I still haven't decided what to do yet. It's still a case by case decision that districts and individuals need to make. It's kind of like the Chevy vs Ford argument. LOL
It is really all about the job you want the device to do and who is going to use it and in what situation. We have found that many parents are jumping on the bandwagon and asking teachers to write a rationale about why their child (generally autistic children) should have an ipad for the school to purchase but when asked why they want it for their child the reasoning is generally not education based. The ipad, like the chromebook, are great tools but it depends on who is using it and for what purpose. I agree with Tom that the management of it is a control issue and giving control over to the teacher is not something that is easy for a school district to do but they are going to have to deal with some of these issues if they are going to BYOD.
This is taking the discussion in a different direction, but here's a spreadsheet of iPad apps and resources for people with autism.
You might find it useful for some of the parents who are asking... It's a GoogleDoc, so it's easy for anyone to access.
This is a great piece of work: well written, concise, and thorough....Is there a chance you can make this available for download or maybe share it so it can be downloaded? I would like to share it with some local special education folks whom I believe will see it as a major resource for their iPad program. Thanks either way.
I've been researching and trying to find examples of how districts are using both the iPad and the Chromebook or other tablets for instruction. So far the iPads are winning. There are several stories about how the iPad is being used in different ways in the classroom, See article about iPads and the Flipped Classroom. I have found very few related stories for the Chromebook or tablet. In my district we have both the iPad and tablet, so it would be helpful to see the examples of how tablets are being utilized in the classroom also.
Please share any stories, articles or resources about the Chromebook or tablet.
My district is in the process of comparing the ipad to the chromebook for student use. Next week, our District Leadership Team will have their first encounter with the chromebook at a meeting. Many of them already use ipads (either the schools or their own) so I'm hoping to get some "fresh" thoughts on the two. Like many have previously said, it all depends upon what you are going to do with them. I'll keep you posted on what we decide.
Here is a comparison chart my director put together which may be helpful to others.
- 11.6 inch
- 9.7 inch
Mic/headphone, USB, HDMI, SD Card Reader
Single Camera - Front
2 Cameras -Front/Back
Easy Web-based management
Manually manage through a server
Doable, but requires internet access
Easy video creation
It is important to determine how technology will be used. Some teachers I know are frustrated that the iPad does not have a physical keyboard. My science classroom would struggle with using either an iPad or a Chromebook. Software to run our science probes is not available for either platform. It is not practical to take students to a computer lab setting to use probes in an experiment (something about using acids, water, and chemicals in the computer lab - I don't get it.) If these tools are to have students creating content - either is an excellent choice. If they are for drill and practice - either is an acceptable choice. As usual, your mileage may vary.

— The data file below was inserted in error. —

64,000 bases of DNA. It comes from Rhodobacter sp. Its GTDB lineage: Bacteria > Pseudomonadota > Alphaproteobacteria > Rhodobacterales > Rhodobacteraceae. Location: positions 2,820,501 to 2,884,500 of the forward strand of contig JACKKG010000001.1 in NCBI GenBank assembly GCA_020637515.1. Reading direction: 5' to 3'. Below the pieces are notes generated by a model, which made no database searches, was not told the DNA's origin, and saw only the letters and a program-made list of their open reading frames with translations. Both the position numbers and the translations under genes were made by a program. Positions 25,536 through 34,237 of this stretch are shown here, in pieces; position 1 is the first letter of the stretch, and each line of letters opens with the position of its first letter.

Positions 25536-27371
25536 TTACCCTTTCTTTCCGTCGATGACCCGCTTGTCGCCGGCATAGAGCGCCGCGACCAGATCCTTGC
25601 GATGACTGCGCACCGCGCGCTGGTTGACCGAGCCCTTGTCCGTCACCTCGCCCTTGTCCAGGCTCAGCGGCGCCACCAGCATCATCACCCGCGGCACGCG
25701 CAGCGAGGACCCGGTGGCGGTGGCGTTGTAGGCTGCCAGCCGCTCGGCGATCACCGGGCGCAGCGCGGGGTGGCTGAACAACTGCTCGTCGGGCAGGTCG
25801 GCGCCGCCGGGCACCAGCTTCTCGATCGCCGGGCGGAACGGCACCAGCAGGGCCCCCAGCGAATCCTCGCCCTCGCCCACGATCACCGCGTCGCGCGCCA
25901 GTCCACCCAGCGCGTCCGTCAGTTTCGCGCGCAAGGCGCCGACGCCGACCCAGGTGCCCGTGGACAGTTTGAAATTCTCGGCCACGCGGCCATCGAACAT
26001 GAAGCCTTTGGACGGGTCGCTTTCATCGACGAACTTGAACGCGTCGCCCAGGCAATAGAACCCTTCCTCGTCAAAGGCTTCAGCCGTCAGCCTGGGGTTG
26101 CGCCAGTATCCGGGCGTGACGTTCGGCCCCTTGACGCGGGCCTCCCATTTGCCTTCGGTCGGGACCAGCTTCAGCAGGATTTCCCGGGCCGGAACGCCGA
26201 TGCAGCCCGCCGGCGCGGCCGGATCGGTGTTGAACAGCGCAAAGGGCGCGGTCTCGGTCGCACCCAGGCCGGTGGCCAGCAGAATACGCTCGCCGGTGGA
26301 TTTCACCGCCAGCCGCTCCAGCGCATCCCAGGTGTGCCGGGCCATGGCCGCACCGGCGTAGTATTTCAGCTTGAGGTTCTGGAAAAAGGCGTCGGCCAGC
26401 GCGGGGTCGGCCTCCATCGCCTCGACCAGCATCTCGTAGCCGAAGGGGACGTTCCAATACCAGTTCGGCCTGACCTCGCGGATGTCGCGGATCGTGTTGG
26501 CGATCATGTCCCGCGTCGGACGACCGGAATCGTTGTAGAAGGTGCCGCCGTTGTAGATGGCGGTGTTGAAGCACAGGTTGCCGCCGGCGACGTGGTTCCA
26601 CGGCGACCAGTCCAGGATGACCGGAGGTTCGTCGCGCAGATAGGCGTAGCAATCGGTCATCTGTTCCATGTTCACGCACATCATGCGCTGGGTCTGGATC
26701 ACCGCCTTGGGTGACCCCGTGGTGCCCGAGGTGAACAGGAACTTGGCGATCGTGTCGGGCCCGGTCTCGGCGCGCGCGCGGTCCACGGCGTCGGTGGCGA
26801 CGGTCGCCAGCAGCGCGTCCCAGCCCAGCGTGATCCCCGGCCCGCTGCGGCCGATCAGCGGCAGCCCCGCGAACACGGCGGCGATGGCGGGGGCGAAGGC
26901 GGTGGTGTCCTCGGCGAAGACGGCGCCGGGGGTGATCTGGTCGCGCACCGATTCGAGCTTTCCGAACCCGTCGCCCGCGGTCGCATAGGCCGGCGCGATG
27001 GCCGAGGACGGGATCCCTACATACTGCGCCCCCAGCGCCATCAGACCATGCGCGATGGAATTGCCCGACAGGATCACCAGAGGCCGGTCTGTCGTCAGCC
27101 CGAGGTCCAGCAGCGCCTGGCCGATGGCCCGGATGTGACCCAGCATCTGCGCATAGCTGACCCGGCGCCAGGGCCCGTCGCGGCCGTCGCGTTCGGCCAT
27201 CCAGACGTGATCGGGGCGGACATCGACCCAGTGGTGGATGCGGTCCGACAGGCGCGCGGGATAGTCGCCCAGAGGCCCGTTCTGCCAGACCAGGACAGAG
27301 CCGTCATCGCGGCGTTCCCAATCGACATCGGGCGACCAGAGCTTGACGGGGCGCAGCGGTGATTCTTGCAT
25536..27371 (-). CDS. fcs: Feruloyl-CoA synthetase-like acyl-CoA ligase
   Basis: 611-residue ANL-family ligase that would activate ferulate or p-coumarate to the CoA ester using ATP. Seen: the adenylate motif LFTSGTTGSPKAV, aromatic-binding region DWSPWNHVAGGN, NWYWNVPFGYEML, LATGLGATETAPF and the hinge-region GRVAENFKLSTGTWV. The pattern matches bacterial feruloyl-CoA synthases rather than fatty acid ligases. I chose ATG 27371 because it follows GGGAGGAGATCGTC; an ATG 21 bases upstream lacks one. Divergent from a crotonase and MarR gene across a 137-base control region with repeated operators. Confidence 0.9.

Are there other teachers or subjects that cannot use either a Chromebook or and iPad to accomplish everything they normally do in the classroom?
Wow! This debate has become a "hot topic" as of late. We have been having teachers "play" with both and think about how they would use each in their classrooms. Both have their purpose. Most students don't "create" everyday. However, they do research, collect data, type papers. That's a great purpose for the Chromebook. However, when it comes time to present that research, or data, the iPad seems to be the tool to use. Chromebook is getting more and more apps each day. Unfortunately, they are playing catch up to Apple.
Thoughts in our district have been to issue Chromebooks to Middle School and High School students for the "everyday" then have iPad carts available for check-out for the "creative" times. We will see. I'm sure this debate is only just getting started.
I look forward to hearing how your implementation works out. I like the thinking behind using the Chromebooks based on how they would be used. My district has several schools that began using iPads. These schools have determined it is difficult to do research and input large amounts of data or writing. There are now requests to get bluetooth keyboards to go along with the iPads. IMHO this does not make the iPad much different from a Chromebook. What do you think about this technology combination?
I've got a Chromebook that is usually used by our science aide. I have tested it out and found it works very well for many online activities. I have found fewer apps for the Chromebook than the iPad. Most apps I've played with seem better designed for the iOS system. One HUGE advantage of the Chromebook is its ability to run Flash applications. A challenge we currently face is the lack of printing from both the iPad and Chromebook. My district has locked down ALL options for both devices. Our Language Arts teachers are very frustrated.
I've tried to problem solve and would appreciate comments on the following:
- Are other teachers accepting of "electronic submissions" such as a shared Google doc?
- What experience have others had in solving the printing challenge (when it is locked down?)